ASEN 5519: Interplanetary Mission Design Lab
Project 1: Galileo’s Mission to Jupiter
Assigned: Mar. 10
Due: Mar. 31
Project 1 will be the full reconstruction of Galileo’s interplanetary cruise to Jupiter. This
includes both the theoretical work done in Matlab (i.e., pork chop plots) and the
visualization constructed in STK. You will need to turn in several things, but don’t
worry about writing a professional report (that will your final project!).
Galileo’s Critical Events
The following events occurred during the baseline Galileo mission:
Table 1. Critical Events in Galileo’s VEEGA trajectory
Event Calendar Date Julian Date
Launch October 8, 1989 00:00:00 2447807.5
Venus Flyby (VGA) February 10, 1990 00:00:00 2447932.5
Earth Flyby (EGA1) December 10, 1990 00:00:00 2448235.5
Earth Flyby (EGA2) December 9, 1992 12:00:00 2448966.0
Jupiter Arrival (JOI) March 21, 1996 12:00:00 2450164.0
You already know how to build a trajectory from one planetary flyby to the next using
JPL’s planetary ephemeredes, your Lambert solver software, and your B-Plane targeting
software. You’re familiar with constructing resonant orbits. Plus, you already know a
thing or two about constructing TCM’s and obeying Planetary Quarantine Requirements.
The only thing that you don’t know in this mission is how to construct the launch and the
Jupiter Orbit Insertion (JOI) maneuver.
Quite a few factors go into constructing a launch, including the latitude of the launch site,
the azimuth constraints on that launch site (launches in the U.S. can’t go over land, or
even fishing vessels!), whether or not the launch will include a parking orbit, etc. We
may do a special topics lab on launches; for now, we will keep it simple.
Once the dates of the mission have been chosen, then Lambert’s solution will provide the
V∞ vector required to depart from the Earth onto the interplanetary trajectory. It is fairly
simple to use STK to target the Right Ascension and Declination of the Launch
Asymptote with respect to the ecliptic. Thus, the easiest way to model the launch is to
convert the V∞ vector into its spherical components: RLA (Right Ascension of the
Launch Asymptote), DLA (Declination of the Launch Asymptote) and C3 (corresponding
to the magnitude of the vector). Then you can set up STK to target the launch conditions
as best as it can. We will do this with respect to the ecliptic. Here are the steps again:
• Step 1: Use Lambert on the chosen dates to construct in Cartesian
• Step 2: Convert to C3, DLA, RLA with respect to the ecliptic:
• Step 3: Set up the launch in STK:
o Follow the procedures we followed in Lab 5, except to target the VGA.
Jupiter Orbit Insertion
Use the library or the links on the class website to find information about Galileo’s first
orbit about Jupiter (Jup 1). If you can’t find any information, then use your own
knowledge about orbits and orbit insertion maneuvers (or perform trade studies) to fill in
the appropriate information. In your report, please let us know how you arrived at your
information about Jup 1. At a minimum, you need to have numbers for Galileo’s radius
of closest approach at the Jupiter Orbit Insertion (rpJOI) and Jup 1’s orbital period. It
would also be helpful to have the inclination of the orbit. If you have any more
information, please include it in your write-up.
Use this information to construct the JOI maneuver. In STK, construct your final TCM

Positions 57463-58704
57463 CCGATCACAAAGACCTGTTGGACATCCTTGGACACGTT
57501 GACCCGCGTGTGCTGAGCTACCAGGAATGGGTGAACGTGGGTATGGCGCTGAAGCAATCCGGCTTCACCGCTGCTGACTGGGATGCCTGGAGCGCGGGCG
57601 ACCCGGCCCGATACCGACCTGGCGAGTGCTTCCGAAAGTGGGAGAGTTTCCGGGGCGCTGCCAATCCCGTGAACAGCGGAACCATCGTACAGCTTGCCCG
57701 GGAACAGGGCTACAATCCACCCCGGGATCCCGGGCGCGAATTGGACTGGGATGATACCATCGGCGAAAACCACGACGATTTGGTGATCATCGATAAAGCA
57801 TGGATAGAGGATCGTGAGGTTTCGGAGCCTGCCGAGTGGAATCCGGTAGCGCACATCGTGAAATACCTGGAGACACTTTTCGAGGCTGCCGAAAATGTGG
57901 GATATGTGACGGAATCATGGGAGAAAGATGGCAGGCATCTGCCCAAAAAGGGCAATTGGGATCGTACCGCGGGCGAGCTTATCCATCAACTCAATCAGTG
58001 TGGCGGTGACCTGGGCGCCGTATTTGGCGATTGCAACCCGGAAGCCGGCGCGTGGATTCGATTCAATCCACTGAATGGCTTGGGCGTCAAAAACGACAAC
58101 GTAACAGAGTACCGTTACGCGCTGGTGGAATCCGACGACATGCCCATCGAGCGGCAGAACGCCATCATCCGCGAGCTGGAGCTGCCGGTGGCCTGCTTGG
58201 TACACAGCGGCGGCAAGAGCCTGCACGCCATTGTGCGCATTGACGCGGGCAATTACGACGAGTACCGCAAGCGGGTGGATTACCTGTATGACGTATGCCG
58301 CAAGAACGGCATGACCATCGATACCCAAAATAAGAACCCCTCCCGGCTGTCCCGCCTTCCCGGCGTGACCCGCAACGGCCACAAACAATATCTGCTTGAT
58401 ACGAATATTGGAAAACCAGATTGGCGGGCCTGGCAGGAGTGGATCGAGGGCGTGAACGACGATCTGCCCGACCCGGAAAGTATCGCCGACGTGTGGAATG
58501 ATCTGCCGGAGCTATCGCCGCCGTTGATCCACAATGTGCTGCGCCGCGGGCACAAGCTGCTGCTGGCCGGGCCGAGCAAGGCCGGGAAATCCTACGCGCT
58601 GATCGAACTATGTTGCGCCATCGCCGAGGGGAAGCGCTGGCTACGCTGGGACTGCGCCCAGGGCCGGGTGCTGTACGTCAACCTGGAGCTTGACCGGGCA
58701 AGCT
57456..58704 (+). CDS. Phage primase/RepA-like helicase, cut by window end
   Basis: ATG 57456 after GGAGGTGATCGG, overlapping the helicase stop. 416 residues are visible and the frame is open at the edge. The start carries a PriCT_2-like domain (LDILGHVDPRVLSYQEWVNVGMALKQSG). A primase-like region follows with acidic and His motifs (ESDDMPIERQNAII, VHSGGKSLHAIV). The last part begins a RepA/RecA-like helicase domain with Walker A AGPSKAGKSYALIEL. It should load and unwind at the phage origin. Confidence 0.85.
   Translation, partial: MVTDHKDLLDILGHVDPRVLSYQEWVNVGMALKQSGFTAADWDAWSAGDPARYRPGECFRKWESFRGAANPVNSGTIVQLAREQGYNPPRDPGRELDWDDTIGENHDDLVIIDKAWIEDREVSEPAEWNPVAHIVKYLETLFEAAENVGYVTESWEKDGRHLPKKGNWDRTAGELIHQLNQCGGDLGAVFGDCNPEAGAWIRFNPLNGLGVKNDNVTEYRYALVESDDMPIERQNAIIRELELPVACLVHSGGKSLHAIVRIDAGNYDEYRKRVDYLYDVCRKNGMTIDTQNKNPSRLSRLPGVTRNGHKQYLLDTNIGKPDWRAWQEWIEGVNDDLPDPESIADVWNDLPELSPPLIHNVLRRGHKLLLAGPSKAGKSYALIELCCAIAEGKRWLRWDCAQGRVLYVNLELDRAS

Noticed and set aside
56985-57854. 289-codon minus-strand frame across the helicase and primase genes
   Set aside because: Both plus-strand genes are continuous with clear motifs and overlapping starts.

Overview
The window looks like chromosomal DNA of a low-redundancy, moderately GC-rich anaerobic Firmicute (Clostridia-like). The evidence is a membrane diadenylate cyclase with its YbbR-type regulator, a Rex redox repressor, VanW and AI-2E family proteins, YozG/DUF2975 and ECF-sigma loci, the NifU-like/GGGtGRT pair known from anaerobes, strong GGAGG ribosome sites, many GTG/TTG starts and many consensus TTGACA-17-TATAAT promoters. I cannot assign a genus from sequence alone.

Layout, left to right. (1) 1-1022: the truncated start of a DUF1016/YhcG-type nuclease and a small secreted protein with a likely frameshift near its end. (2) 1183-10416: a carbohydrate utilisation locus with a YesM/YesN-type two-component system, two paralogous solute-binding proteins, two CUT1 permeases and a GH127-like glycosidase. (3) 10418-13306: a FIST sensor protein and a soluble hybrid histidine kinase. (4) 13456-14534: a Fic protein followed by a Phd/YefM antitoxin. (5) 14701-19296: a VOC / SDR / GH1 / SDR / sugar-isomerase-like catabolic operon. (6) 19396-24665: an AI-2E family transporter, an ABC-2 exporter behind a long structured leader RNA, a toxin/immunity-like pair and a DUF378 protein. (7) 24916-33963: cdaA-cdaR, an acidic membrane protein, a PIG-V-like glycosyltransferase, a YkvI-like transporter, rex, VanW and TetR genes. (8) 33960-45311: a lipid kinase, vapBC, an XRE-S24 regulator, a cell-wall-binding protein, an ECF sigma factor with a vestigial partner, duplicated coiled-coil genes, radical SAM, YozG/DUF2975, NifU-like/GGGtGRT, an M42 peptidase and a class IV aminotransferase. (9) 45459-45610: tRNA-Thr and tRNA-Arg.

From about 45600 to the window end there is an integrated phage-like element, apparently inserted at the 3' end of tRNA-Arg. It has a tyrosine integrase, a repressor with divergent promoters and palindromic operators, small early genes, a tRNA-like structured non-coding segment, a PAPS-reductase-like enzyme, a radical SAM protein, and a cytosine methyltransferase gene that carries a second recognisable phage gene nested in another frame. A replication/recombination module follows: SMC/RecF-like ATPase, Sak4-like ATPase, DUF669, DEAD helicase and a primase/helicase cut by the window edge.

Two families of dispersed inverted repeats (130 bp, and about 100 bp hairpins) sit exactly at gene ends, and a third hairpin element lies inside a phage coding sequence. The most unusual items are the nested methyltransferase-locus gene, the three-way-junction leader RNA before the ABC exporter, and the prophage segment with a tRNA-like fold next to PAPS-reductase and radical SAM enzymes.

en-route to Jupiter to target a radius of closest approach to Jupiter equal to rpJOI. Then at
that point, use STK’s targeter to target an impulsive maneuver that will put Galileo into
an orbit with the correct orbital period. If you can, target an appropriate inclination as
well (this may require better targeting at the TCM in order to hit the B-Plane at a more
1. Construct Pork Chop Plots for each segment of the mission: Launch-VGA, VGA-
EGA1, EGA2-JOI. Be sure to make the windows large enough to see the overall
structure of the plots. Turn these in with your write-up and be sure to identify the
point in each pork chop plot that corresponds to Galileo’s trajectory.
2. Use Lab 7 to construct the Earth-Earth resonant orbit. Use the V∞ vectors constructed
in that lab to target the gravity assists for Step 3.
3. Use your B-Plane code to provide the following information about each gravity assist:
rp, the radius of closest approach
Also: given the dates in this trajectory, how close are the V∞
magnitudes before and after each gravity assist? i.e., what is
for each gravity assist? How can we improve this
4. Compute the launch parameters: C3, RLA, DLA with respect to the ecliptic.
5. Determine the JOI parameters: rpJOI, PJOI, etc.
6. Construct the trajectory in STK. Use the following guidelines for your trajectory:
After launch and each gravity swingby, insert at least one TCM to target the
next critical event. In reality there would be many TCM’s and many of
them would be used to obey Planetary Quarantine Requirements and
whatnot, but we’ll keep it simple and use only one (or more if needed).
Use your best judgment when locating each TCM. Include the dates and
magnitudes in your write-up; mention your motivations for where you
located each TCM (early in the segment, late in the segment, etc). The
magnitudes will not be zero, so don’t worry if they get to be 10’s or 100’s
of m/s. If they’re larger than 1 km/s, let us know – there might be a
7. Include screen shots of the inner trajectory and the outer trajectory in your write-
up. Include a screen shot of the first Jupiter orbit.
8. Include any references that you have regarding information you obtained about
the JOI maneuver or anything else in the project.